Bank of England keeps policy unchanged as economy brightens

Reuters

* No change to 0.5 pct rates or 375 bln stg asset purchases

* UK economy showing signs of recovery, but output stillbelow peak

* BoE committed to low rates until unemployment falls

By David Milliken

LONDON, Oct 10 (Reuters) - The Bank of England made nochange to its monetary policy on Thursday, sticking to itspledge to keep interest rates at a record low for theforeseeable future despite signs of a strengthening economicrecovery.

Most data over the past month has suggested that Britain'sstalled recovery is finally getting back in gear, and on Tuesdaythe International Monetary Fund revised up the country's growthprospects by the biggest margin for any advanced economy, seeinggrowth of 1.4 percent this year and 1.9 percent in 2014.

Nonetheless, output remains well below pre-crisis levels, incontrast to other big economies, and the Bank of Englandbelieves the economy has plenty of scope to grow further withoutgenerating domestic inflation pressures.

This helps explain why BoE Governor Mark Carney pledged inAugust not to raise interest rates before the unemployment ratefell to 7 percent - something the bank forecasts will take threeyears - unless inflation threatened to get out of control.

"UK monetary policy settings for now are on auto-pilot ...so forward guidance is delivering the sort of boring certaintythe new governor was after," said David Tinsley, economist atBNP Paribas.

There was no marked move in the price of sterling or Britishgovernment bonds following the BoE's announcement that it waskeeping interest rates at 0.5 percent and leaving its totalasset purchases unchanged at 375 billion pounds ($597 billion).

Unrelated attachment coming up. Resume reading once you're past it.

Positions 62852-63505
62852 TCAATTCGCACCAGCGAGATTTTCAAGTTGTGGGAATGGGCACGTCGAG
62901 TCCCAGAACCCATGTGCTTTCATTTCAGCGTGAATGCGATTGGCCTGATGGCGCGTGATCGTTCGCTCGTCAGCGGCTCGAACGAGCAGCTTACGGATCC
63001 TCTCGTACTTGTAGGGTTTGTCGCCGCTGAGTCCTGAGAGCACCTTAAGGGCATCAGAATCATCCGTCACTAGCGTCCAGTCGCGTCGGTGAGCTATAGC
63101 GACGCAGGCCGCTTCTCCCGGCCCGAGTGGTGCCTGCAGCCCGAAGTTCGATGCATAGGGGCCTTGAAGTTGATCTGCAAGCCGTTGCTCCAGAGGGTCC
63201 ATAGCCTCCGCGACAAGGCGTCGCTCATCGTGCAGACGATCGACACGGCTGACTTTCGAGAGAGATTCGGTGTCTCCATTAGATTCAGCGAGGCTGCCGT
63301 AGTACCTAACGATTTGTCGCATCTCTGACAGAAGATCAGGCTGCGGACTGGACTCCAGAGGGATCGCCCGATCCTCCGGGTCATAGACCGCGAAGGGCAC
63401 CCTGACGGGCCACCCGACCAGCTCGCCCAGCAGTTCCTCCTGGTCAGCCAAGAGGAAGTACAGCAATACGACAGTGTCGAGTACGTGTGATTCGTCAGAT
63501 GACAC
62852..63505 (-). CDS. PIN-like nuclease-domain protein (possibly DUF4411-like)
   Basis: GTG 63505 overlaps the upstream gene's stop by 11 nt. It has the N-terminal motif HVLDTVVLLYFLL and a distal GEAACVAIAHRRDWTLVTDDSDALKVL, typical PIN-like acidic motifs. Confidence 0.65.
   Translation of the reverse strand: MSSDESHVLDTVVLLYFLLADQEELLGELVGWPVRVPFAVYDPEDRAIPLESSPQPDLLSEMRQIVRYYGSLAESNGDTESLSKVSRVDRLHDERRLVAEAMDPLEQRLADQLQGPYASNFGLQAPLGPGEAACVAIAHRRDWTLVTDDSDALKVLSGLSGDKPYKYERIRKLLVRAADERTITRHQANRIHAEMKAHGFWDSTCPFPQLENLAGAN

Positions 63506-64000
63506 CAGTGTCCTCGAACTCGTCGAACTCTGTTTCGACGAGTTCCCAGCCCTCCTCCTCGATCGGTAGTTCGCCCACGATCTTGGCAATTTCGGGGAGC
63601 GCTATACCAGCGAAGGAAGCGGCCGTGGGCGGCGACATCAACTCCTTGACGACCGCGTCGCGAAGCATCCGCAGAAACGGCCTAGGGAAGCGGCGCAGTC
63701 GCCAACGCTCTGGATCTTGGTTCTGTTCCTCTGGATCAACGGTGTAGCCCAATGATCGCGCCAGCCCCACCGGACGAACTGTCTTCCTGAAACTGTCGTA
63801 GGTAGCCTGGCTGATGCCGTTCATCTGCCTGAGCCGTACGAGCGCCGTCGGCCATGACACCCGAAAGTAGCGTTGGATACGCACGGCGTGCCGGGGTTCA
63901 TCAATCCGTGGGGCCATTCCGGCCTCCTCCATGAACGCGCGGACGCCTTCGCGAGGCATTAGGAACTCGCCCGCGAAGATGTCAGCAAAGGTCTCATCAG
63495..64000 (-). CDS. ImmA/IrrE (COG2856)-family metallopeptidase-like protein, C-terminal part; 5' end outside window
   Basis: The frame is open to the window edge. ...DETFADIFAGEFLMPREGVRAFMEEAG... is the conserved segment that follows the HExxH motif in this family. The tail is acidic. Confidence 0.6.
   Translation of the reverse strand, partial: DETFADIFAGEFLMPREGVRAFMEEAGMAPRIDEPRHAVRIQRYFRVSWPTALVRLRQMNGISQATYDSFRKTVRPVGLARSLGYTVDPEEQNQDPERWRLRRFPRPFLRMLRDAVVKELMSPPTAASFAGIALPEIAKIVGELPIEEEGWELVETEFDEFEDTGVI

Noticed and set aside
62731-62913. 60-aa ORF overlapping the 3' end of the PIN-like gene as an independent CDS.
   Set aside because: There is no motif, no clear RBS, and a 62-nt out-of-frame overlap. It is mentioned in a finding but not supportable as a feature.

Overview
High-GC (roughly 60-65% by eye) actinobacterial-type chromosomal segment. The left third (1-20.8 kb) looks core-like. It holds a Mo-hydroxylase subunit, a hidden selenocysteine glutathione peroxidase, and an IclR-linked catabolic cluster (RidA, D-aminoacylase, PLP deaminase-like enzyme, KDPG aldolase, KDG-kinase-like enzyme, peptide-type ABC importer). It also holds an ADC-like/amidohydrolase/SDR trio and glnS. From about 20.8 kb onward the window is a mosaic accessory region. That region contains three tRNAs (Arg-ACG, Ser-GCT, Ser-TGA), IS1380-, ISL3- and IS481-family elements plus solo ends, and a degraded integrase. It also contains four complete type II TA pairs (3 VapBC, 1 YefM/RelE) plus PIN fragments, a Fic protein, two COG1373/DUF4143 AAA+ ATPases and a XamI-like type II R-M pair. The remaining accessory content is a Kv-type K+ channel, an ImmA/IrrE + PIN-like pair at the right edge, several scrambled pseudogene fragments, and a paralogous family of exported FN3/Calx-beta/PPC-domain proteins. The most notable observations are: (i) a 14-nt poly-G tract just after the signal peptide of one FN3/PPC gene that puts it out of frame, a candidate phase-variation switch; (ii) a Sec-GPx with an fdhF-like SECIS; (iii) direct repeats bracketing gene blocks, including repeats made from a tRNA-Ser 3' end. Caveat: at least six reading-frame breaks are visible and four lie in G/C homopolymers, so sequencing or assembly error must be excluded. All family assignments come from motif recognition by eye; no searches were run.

In addition, the bank as usual made no statement alongsideits monetary policy announcement, and details of its discussionswill not be published until the release of minutes on Oct. 23.

While most private-sector economists think unemployment willfall rather more quickly from its current level of 7.7 percentthan the BoE expects, Tinsley said interest rates were unlikelyto rise any time soon.

"Even on an optimistic basis the UK labour market is notgoing to deliver an unemployment rate at 7 percent for six totwelve months at the very earliest, while inflationary pressuresare under control," he said.

Consumer price inflation currently stands at 2.7 percent,and has exceeded the BoE's 2 percent target since late 2009.

There are also some clouds on the horizon for Britain'srecovery.

An unexpected fall in August's industrial output has raisedquestions about whether the economy is expanding as rapidly asprivate-sector surveys have suggested, while there is also arisk that the U.S. government shutdown escalates into a defaulton government debt.

But more economic stimulus in Britain in the form of assetpurchases looks unlikely for now, as the two policymakers whobacked it earlier this year - Paul Fisher and David Miles - havesaid they would prefer to keep it in reserve in case the economyweakens.

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